Kiva's new Kiva U project provides tools for teaching and engaging students in microfinance and entrepreneurship.
Imagine you are a high school or university teacher. What would you consider an effective tool for teaching and engaging students about entrepreneurship? How about a tool that goes beyond textbooks to teach students about the daily working life of entrepreneurs from around the world?
Or imagine you are a student interested in microfinance. Where would you go you build your knowledge about the challenges faced by those trying to access finance, the opportunities for the broader microfinance sector itself, and to participate in real solutions while you learn?
The belief that microfinance has the potential to positively impact the lives of both the borrower through access to capital and the lender through education is the driving mission of Kiva U, a major new education initiative launched by Kiva and Citi.
Kiva, started in 2005, is a nonprofit organization that has helped nearly one million individuals, families, and groups lend jointly to small-scale borrowers via microfinance institutions in 72 countries. Kiva U marks an expansion of Kiva's work by connecting and mobilizing microfinance clubs at high schools, colleges, and youth groups across the United States, and providing access to free microfinance learning toolkits and resources. These tools can empower students and educators to become informed and effective agents of change. And all of this means more opportunities to assess and invest in someone that is striving to start or expand their own businesses, to finance a community water well or green energy source, or to further their education.
The principles of microfinance and financial inclusion—the provision of innovative financial services designed particularly for low-income individuals and micro-entrepreneurs that do not typically have access to banking or other formal financial services—present compelling opportunities for learning that can benefit lenders as well as borrowers.
For the microfinance client—the borrower—the benefits can be many: access to formal and more predictable financing to purchase supplies, funding for expanding a small business or to smooth out cash flows, or a community investment in safe water or green energy. Importantly, many microfinance institutions are also focused on providing access to other critical financial services, such as savings and insurance products, while some even provide clients with access to healthcare.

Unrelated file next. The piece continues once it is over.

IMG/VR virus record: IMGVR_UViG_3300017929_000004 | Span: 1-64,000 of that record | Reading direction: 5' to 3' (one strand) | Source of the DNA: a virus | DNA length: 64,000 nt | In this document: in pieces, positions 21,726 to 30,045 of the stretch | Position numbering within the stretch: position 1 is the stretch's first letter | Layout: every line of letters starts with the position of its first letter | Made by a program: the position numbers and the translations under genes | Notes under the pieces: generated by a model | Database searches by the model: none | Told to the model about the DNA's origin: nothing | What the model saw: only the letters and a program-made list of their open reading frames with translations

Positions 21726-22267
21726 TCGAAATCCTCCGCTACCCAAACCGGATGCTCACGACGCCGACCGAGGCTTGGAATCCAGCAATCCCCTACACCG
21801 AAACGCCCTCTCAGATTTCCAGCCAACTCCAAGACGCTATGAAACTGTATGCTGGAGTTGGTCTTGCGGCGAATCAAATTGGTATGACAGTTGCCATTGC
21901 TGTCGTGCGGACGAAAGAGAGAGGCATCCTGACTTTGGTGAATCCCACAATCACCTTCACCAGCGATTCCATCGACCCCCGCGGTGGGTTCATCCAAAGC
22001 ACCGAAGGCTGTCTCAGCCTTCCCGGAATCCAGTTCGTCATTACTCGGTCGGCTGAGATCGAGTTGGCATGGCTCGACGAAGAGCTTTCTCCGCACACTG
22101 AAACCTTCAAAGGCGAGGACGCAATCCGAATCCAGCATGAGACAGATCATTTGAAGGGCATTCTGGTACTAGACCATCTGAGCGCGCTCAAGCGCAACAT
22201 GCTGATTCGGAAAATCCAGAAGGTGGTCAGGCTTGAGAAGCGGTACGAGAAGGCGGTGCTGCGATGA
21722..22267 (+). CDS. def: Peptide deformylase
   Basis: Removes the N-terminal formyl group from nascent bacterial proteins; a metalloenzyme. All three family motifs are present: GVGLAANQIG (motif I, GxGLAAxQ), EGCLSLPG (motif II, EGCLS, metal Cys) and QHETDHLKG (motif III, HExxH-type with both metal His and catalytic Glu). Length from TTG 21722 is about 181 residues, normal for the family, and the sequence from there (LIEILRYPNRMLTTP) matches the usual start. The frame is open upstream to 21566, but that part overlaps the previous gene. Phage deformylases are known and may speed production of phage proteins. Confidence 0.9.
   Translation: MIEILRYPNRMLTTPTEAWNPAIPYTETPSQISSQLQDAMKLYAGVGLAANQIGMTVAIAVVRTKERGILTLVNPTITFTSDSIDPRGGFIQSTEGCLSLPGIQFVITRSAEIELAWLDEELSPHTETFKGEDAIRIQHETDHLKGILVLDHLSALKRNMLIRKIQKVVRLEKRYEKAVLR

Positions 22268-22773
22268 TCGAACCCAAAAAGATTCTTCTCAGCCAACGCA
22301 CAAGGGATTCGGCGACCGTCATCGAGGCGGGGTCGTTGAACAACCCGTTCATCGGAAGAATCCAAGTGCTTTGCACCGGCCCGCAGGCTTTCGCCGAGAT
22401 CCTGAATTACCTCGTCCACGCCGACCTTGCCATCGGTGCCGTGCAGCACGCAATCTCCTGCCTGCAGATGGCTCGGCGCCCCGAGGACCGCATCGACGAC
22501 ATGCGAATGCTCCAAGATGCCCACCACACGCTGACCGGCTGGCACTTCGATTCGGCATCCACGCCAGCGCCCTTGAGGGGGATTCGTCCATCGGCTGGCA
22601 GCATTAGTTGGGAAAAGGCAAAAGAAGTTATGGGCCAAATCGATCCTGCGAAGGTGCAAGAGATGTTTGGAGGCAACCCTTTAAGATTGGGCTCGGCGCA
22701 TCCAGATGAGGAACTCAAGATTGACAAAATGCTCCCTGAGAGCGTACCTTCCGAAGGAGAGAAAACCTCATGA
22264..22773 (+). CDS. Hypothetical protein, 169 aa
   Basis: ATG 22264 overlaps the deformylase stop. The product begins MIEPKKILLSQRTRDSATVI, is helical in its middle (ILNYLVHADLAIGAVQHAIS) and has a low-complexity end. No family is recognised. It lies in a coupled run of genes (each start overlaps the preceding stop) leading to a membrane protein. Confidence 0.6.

For individual lenders, beyond the high probability of being repaid, the benefits are no less compelling. Once a lender—in this case, a student—has decided to participate in a loan, he or she often becomes invested in more than the loan. They become invested in the borrower’s business, community, and challenges. This is an opportunity to learn more about the broader social, economic, or business context of the borrower, to discuss the entrepreneurs, their environments, and initiatives to support, and be inspired and build knowledge along the way.
Over the past several years, and with only limited formal curriculum or guidance available, teachers, parents, and students around the country have discussed the principles of microfinance, its impact, and the challenges the sector faces in many classrooms. Kiva U expands these learning opportunities by offering experiential education tools that go beyond textbooks to teach students in a way that is unimpeded by the walls of a classroom.
Kiva U enables students and teachers alike to share their approaches and research, build from a common curriculum, and co-design the use of microlending as an innovative learning tool. Over time, Kiva U will evolve and benefit from the feedback from students, teachers, researchers, and practitioners, while also providing important links to the many other resources and institutions focused on analyzing and expanding microfinance and financial inclusion.
Kiva's model for supporting entrepreneurship and alleviating poverty relies on two very powerful forces: people's desire to empower one another, and the internet’s ability to support that desire in innovative ways and on an unprecedented scale. Our hope is that educators will use Kiva U as a resource to teach students about microfinance, financial inclusion, and the multitude of different subjects that microfinance touches: geography, politics, economics, sustainable development, social entrepreneurship, and so much more. We also hope that Kiva U’s tools and resources encourage youth lenders to share what they're learned with their peers, parents, their teachers, and their communities.
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